We start by removing all non-word characters from the election name, and then extracting the first 32 characters to create a valid schema name. Then we capture the election information as we did before. After that, we create the schema that will contain our votes, and the vote table itself. We’ve prefixed the vote table with “irv” to note that the extension created it.

We’ve also set the search_path to default to the new schema we just created. This way, we don’t need to build a SQL statement string and use EXECUTE to invoke it. There’s also the @extschema@ syntax. Some extensions allow users to specify a schema during installation. By using this syntax, Postgres will substitute @extschema@ for the schema where extension objects will be stored. Normally the schema is set by the extension author.

The rest of the functions have similar modifications; a preamble to set the vote schema, and @extschema@ replacements where necessary. Here’s what they look like:

CREATE OR REPLACE FUNCTION no_losers(orig INT[], remove INT[])
RETURNS INT[] AS
$$
DECLARE
  item INT; 
  ret_arr INT[] := orig;
BEGIN
  IF array_length(remove, 1) IS NULL THEN
    RETURN ret_arr;
  END IF;
 
  FOR item IN 1 .. array_length(remove, 1) LOOP
    ret_arr := array_remove(ret_arr, remove[item]);
  END LOOP;
 
  RETURN ret_arr;
END;
$$ LANGUAGE PLPGSQL IMMUTABLE STRICT;
 
CREATE OR REPLACE FUNCTION register_candidate(
  elect VARCHAR,
  cand VARCHAR
)
RETURNS VOID AS
$$
  INSERT INTO @extschema@.candidate (election_id, candidate_name)
  SELECT election_id, cand
    FROM @extschema@.election
   WHERE election_name = elect;
$$ LANGUAGE SQL;
 
CREATE OR REPLACE FUNCTION register_vote(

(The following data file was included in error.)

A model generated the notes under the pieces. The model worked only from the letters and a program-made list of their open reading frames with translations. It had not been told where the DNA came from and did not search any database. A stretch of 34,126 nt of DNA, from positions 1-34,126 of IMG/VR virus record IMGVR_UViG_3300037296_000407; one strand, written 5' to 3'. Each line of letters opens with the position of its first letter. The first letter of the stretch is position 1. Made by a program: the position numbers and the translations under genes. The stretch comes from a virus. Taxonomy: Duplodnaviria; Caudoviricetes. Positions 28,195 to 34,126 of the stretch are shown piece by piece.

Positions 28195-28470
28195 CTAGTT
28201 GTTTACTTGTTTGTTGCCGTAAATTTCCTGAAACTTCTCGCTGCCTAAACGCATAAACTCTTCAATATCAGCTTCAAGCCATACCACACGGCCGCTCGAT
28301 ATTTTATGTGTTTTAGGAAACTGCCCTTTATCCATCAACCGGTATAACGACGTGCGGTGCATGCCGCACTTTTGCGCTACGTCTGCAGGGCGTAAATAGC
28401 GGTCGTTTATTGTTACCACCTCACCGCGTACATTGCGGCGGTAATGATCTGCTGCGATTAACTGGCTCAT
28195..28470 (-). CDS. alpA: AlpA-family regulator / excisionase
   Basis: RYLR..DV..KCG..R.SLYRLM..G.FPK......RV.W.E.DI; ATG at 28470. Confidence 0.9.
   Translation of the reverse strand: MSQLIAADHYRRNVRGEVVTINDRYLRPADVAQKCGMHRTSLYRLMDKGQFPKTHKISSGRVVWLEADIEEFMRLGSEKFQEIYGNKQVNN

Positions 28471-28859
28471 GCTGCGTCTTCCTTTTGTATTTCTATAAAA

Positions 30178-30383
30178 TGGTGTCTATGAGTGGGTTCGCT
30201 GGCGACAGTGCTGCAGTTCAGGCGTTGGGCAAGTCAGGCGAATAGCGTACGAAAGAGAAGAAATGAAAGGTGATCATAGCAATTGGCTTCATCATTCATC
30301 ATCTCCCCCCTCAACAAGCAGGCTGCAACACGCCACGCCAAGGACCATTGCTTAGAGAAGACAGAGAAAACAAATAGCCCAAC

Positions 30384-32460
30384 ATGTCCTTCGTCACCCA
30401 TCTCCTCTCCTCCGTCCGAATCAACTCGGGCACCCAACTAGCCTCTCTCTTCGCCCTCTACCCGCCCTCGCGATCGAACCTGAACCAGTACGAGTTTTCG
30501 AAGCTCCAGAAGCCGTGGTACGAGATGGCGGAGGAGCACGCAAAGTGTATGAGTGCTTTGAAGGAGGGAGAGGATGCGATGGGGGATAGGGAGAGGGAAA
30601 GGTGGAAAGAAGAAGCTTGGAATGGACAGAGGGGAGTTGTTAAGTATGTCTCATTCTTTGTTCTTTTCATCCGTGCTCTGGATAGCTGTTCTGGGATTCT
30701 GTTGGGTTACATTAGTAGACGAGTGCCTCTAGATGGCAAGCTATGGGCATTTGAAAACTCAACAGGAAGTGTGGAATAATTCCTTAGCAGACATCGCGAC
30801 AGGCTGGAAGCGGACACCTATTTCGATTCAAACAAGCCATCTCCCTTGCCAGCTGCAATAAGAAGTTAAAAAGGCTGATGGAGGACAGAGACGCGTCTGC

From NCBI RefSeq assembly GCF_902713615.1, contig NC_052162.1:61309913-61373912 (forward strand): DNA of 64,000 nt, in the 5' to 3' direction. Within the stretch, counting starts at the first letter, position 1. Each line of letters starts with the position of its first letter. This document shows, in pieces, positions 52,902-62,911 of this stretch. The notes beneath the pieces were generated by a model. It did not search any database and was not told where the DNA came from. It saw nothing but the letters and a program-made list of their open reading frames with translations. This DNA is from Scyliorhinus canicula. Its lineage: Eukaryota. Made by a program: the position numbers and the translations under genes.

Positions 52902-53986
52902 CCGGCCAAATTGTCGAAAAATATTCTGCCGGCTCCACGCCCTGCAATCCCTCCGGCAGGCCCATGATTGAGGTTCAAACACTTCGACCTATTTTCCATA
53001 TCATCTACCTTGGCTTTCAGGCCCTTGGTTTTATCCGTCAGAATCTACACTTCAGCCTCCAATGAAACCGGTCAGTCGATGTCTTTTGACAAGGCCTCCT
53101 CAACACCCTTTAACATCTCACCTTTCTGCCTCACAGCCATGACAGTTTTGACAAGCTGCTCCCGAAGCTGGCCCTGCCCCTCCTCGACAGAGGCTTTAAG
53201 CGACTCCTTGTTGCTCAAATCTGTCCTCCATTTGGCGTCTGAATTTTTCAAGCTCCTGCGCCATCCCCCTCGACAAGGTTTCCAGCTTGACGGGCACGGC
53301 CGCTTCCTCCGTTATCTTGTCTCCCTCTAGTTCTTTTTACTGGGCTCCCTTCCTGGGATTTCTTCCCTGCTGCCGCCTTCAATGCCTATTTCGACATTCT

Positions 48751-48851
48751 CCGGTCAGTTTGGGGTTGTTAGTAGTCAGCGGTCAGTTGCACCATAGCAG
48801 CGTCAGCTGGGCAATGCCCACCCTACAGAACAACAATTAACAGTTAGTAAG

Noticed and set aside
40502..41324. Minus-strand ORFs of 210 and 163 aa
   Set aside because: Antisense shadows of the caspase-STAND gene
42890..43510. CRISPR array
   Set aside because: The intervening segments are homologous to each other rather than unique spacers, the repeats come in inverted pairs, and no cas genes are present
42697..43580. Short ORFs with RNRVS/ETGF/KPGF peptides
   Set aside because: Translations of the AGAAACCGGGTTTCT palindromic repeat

elect VARCHAR,
  candidates VARCHAR[]
)
RETURNS VOID AS
$$
DECLARE
  use_schema VARCHAR;
BEGIN
  SELECT schema_name INTO use_schema
    FROM @extschema@.election
   WHERE election_name = elect;
 
  PERFORM set_config('search_path', use_schema, TRUE);
 
  WITH ranked AS (
    SELECT candidate_name, ROW_NUMBER() OVER () AS rank
      FROM unnest(candidates) candidate_name
  ),
  conv AS (
    SELECT c.election_id, c.candidate_id, r.rank
      FROM @extschema@.candidate c
      JOIN ranked r USING (candidate_name)
     ORDER BY rank
  )
  INSERT INTO irv_vote (election_id, candidate_list)
  SELECT election_id, array_agg(candidate_id)
    FROM conv
   GROUP BY 1;
END;
$$ LANGUAGE PLPGSQL;
 
CREATE OR REPLACE FUNCTION tabulate_votes(
  elect VARCHAR
)
RETURNS VOID AS
$$
DECLARE
  use_schema VARCHAR;
  num_candidates INT;
  num_votes NUMERIC;
  vote_round INT;
  losers INT[] := '{}'::INT[]; -- Non-null empty array.
  winner VARCHAR;
  results RECORD;
BEGIN
  SELECT schema_name INTO use_schema
    FROM @extschema@.election
   WHERE election_name = elect;
 
  PERFORM set_config('search_path', use_schema, TRUE);
 
  DROP TABLE IF EXISTS working_round;
  CREATE TABLE working_round (LIKE @extschema@.scratch);
 
  -- Given the number of candidates in this election, we can
  -- reduce calculations.
 
  SELECT COUNT(*) INTO num_candidates
    FROM @extschema@.candidate c
    JOIN @extschema@.election e USING (election_id)
   WHERE e.election_name = elect;
 
  -- We need the total number of votes cast for display
  -- percentages.
 
  SELECT COUNT(*) INTO num_votes
    FROM irv_vote v
    JOIN @extschema@.election e USING (election_id)
   WHERE e.election_name = elect;
 
  -- Record each round of the IRV process. At the end of each round,
  -- eliminate the worst performer and try again. Do this until we
  -- reach > 50% for one candidate.
 
  FOR vote_round IN 1 .. (num_candidates - 1) LOOP
    RAISE NOTICE '== Round % ==', vote_round;
 
    INSERT INTO working_round
    SELECT c.candidate_name, COUNT(v.vote_id) AS votes,
           round(COUNT(v.vote_id) / 
                 num_votes * 100.0, 2) AS percent,
           vote_round AS my_round
      FROM irv_vote v
      JOIN @extschema@.candidate c ON (
             c.candidate_id = (
               @extschema@.no_losers(v.candidate_list, losers)
             )[1]
           )
      JOIN @extschema@.election e ON (e.election_id = v.election_id)
     WHERE e.election_name = elect
     GROUP BY c.candidate_name;
 
    -- Print the results of the round for spot-checking.
 
    FOR results IN
        SELECT * FROM working_round